Monday, February 18, 2008

You Might be an ARTIST if...

While watching a Jeff Foxworthy stand-up routine this weekend, I started to wonder if I could apply "You Might be a Redneck if..." to the life of an artist, and this is what I came up with. Enjoy!

You might be an artist if…
-You refer to your favorite color as French ultramarine blue or alizarin crimson.
-You spend more on art supplies than on groceries.
-A “green” thumb means you have been painting landscapes all day.
-You suddenly feel the urge to lay a graded wash.
-You only watch PBS to see Bob Ross reruns.
-You carry a French easel in the trunk of your car for those “plein air” emergencies.
-140 lbs. is your ideal “paper” weight.
-You know what the heck “trompe-l’oeil” is.
-You always refer to white as “titanium white”.
-You accidentally dip your paint brush in your tea cup or coffee cup.
-You save your old tooth brushes for those “Jackson Pollock” moments.
-You often use your thumbs and fore fingers to make an impromptu viewfinder.
-You see a color and automatically think of its compliment.
-Every Halloween you consider dressing as Van Gogh – sans one ear.
-You always take a smaller version of your supplies with you on vacation.
-Other people often refer to you as “eccentric”.
-The smell of a freshly opened box of crayons gets you overly excited.
-You shop at the thrift store only to find items for your next still life.

Monday, February 11, 2008

Mahalo to all who attended my "Valentine Craft Day" !!

Here are some pictures from my studio of the "Make your own Valentine" Craft Day held on Saturday, February 9, 2008. Everyone made plenty Valentines to take home.
Mahalo Nui Loa to all!

Thursday, February 7, 2008

How to Make TIME for your Art

One of the most difficult aspects about creating art is finding the time to do so. Everything seems to get in the way. The house needs cleaning. The laundry is piling up. The car needs a good washing. Well, you get the idea. Finding time to make art is a lot like finding time to exercise. Excuses are made. Another day goes by. Another month goes by. However, there is a way to take charge and carve out some time from your precious schedule for art.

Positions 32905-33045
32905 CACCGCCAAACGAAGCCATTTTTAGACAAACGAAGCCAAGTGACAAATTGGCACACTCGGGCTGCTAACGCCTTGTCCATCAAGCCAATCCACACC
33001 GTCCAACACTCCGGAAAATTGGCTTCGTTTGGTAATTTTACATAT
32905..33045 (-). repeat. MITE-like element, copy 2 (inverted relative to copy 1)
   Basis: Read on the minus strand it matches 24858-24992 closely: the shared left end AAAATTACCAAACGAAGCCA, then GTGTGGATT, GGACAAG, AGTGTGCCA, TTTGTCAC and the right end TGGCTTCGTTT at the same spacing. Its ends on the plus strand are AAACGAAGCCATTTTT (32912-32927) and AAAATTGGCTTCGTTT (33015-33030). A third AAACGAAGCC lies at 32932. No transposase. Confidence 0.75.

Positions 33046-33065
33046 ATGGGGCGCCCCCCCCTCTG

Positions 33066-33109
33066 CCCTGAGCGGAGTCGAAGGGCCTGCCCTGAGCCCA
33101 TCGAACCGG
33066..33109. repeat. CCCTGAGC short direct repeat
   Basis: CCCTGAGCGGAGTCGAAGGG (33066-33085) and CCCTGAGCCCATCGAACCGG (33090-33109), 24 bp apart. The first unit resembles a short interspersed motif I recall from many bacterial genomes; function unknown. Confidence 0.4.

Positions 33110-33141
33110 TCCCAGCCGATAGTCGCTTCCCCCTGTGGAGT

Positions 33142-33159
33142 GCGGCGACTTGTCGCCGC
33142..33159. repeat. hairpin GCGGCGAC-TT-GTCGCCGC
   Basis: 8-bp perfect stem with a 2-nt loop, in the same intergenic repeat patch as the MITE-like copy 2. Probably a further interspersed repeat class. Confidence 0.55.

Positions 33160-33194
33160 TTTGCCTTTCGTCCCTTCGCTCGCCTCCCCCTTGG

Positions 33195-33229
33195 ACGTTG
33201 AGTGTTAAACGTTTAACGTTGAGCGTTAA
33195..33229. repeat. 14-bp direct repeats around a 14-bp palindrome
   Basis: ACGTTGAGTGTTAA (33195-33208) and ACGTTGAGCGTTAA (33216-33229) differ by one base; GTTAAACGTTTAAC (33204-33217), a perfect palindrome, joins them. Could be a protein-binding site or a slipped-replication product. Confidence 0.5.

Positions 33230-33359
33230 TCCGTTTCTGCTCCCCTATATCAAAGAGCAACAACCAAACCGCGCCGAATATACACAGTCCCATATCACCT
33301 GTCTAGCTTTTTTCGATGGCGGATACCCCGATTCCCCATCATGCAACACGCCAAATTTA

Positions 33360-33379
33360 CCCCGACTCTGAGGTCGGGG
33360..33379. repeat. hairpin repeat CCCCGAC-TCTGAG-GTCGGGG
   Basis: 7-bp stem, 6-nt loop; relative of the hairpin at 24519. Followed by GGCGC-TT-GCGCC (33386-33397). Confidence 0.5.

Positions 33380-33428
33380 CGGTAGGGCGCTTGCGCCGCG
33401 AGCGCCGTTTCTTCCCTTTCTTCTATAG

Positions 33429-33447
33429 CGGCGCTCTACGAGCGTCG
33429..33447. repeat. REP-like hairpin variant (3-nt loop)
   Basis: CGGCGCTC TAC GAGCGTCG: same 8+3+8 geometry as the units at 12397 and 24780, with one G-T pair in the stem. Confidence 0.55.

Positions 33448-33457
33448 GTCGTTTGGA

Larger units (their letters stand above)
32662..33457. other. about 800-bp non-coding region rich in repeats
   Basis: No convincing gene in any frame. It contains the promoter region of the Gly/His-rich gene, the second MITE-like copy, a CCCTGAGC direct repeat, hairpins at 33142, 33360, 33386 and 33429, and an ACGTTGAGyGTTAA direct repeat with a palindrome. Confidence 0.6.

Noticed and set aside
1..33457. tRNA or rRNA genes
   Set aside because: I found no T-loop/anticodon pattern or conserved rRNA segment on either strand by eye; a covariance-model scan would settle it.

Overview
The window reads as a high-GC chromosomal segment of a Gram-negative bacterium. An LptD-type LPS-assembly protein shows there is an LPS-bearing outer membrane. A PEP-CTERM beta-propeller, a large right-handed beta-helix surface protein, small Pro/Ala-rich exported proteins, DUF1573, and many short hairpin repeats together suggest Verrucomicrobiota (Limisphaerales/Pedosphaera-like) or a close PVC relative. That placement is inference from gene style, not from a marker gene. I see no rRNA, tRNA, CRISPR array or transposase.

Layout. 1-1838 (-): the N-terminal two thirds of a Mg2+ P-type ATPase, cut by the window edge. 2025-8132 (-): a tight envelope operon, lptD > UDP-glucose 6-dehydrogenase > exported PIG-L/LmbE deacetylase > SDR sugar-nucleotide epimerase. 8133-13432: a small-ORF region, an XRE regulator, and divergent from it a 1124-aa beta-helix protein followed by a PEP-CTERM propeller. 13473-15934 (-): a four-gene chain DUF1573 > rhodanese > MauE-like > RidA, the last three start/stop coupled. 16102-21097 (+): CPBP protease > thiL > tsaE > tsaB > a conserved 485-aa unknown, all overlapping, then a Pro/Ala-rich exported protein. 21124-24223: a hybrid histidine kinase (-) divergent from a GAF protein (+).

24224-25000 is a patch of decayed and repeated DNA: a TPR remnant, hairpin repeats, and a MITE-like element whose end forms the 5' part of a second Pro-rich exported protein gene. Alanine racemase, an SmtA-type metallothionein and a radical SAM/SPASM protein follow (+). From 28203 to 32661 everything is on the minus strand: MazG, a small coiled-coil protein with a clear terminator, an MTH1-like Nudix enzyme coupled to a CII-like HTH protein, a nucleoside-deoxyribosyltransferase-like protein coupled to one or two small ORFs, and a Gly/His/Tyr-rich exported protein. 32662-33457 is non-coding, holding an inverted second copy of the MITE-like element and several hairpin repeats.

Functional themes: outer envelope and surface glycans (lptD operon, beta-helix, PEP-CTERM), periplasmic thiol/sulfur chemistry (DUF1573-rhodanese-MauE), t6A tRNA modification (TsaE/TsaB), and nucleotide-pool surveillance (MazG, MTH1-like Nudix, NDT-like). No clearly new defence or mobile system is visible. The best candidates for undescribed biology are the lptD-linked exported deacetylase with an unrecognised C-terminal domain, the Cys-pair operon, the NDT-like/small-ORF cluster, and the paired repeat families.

First, find a place where you can set up a mini art studio. All you need is a table (six feet long and foldable if possible), a chair, a radio or CD player, good lighting, some art supplies, and a great imagination. If you can find your own room to do so, great! If you can find a corner of a room to use, then this is good too (provided that children and pets can't get into your supplies.) You also need a place where you can spend any length of time, from a few minutes to a few hours, to create art without having to set up and take down all of your supplies every time. This will greatly increase your chances and motivation to paint, draw, or whatever!

Next, make an appointment with yourself! Yes, actually schedule some time for your art whether it is one hour every day or a three hour block on Wednesdays. Put it on the family calendar, program it into your cell phone or PDA, or put a note on the fridge. Whatever it takes, let your friends and family know that you will be unavailable during this time period. Total peace and quiet is essential to get the creative juices flowing. Also, once you are in your space, try to get rid of as many distractions as possible (like annoying cell phones.) Once you start creating, you will find it easier to find the time to sneak back into your art sanctuary.

Finally, if the suggestions so far aren't working, or you need more motivation, then I suggest taking an art class or workshop. Once you have committed to taking the class, you will feel obligated to attend. Then, once you start attending, you will get into the art "mode". It is a great place to meet other artists, learn new techniques, and find time for your art!

Marionette to Illustrate Cover for "Last Clear Chance" by local author, Bob Tripp

A few weeks ago I was approached by Bob and Cynthia Tripp about the possibility of illustrating the cover of his soon to be published novel, "Last Clear Chance." Needless to say, I was "thrilled" about this opportunity.
Bob is a retired pilot, and the novel is about a pilot, Dan, a plane disaster, and Dan's spiritual path of healing that he takes in the Hawaiian Islands. You can read more at Bob's website,

Elaine Albertson, owner of Digital Arts of Waimea, handled the graphic design aspects of the cover once the painting was completed.

Mahalo Nui Loa to Bob, Cynthia & Elaine!